Microsoft Office Tutorials and References
In Depth Information
Tweaking User Account Control
Changing the UAC settings is easy to do with the Local Security Policy editor.
Just follow these steps to modify the settings:
1. Open the Start screen, type secpol.msc , and hit Enter.
2. After the Local Security Policy editor loads, expand Local Policies and
click Security Options.
3. Scroll to the bottom of the list to see all the UAC security policies.
Rightclick a policy and click Properties to modify it.
4. When finished, click OK to save the changes.
As you can see, editing the User Account Control’s settings is very simple.
If you are fed up with the UAC and want to disable it completely, all you need
to do is set the User Account Control: Behavior Of The Elevation Prompt For
Administrators In Admin Approval Mode and User Account Control: Behavior
Of The Elevation Prompt For Standard Users policies to No Prompt and you
will no longer have any annoying prompts. However, you will have just killed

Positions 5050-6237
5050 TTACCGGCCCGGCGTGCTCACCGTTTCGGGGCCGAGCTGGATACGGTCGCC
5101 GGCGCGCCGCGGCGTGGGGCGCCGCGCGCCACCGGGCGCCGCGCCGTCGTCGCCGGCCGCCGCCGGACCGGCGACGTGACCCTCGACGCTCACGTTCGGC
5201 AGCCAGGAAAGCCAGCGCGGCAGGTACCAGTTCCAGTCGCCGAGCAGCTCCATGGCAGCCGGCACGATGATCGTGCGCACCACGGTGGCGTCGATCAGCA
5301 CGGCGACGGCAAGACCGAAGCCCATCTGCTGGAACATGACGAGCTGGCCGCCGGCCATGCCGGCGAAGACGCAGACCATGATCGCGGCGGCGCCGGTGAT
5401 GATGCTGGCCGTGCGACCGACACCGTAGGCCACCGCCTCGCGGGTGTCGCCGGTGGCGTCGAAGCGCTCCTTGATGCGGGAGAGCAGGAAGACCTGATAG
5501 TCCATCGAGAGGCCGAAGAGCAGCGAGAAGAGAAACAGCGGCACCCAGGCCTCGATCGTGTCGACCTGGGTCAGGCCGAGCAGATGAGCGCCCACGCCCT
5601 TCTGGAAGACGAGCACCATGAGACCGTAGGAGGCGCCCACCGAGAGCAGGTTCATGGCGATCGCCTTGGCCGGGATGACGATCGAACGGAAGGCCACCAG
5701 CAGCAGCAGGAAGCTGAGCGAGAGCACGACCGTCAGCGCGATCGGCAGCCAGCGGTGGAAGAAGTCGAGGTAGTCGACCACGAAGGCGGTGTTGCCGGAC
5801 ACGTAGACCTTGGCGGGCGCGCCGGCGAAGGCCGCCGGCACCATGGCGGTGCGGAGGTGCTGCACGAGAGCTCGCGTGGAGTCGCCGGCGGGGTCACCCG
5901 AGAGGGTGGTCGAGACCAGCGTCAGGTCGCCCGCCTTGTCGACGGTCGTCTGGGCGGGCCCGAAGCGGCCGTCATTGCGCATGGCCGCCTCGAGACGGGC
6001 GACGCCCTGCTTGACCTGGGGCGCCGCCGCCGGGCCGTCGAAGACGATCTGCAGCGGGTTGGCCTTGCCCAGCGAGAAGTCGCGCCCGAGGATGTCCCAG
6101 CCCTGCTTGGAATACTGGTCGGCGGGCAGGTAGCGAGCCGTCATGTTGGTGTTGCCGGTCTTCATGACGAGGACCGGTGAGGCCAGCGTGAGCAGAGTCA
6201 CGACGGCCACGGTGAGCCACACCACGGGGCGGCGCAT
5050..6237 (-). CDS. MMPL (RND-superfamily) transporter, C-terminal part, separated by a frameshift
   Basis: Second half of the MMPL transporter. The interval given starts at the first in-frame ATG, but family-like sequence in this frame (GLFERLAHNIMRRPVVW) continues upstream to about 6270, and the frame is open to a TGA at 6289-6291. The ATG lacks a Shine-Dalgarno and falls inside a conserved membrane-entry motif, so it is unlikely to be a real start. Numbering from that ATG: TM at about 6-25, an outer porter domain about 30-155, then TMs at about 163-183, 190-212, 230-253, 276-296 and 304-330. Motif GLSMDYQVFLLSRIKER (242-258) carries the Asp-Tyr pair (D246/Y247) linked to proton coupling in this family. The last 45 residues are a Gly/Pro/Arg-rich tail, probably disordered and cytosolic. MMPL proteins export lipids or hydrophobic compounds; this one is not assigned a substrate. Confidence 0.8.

one of the best security features in Windows 8. That is why I believe that it is
still possible to use User Account Control while decreasing some of the
annoying prompts. The next section shows you how to configure UAC settings for a
Compromising Between User Account Control and Security
Although many people want to disable UAC completely, I am against this because
of the added security it provides to Windows 8. Instead, I like to configure my
computer in a way that I can get the best of both worlds—being able to install
applications and freely configure Windows settings without getting bombarded
with UAC prompts, while still getting the security of UAC. How is this possible?
Use two accounts!
All too often people use their computer logged on with a user that is a member
of the Administrator group. They do this accidentally or without even
knowing it because when an account is created as part of the end of the Windows 8
setup, it automatically adds it to the local Administrator security group. The
end result is a situation in which you have to be treated as a standard user and
authorize every single change to secure the system. I offer a better solution to
secure the system that greatly reduces the number of prompts you see. This set
up is very simple and easy to use after you get the hang of it.
This is how it works: You have two accounts on your machine. One for
dayto-day use that is a low-rights, standard user account with UAC running, and
another account that has full admin rights with UAC disabled so that you can
easily install and change system settings with it when needed.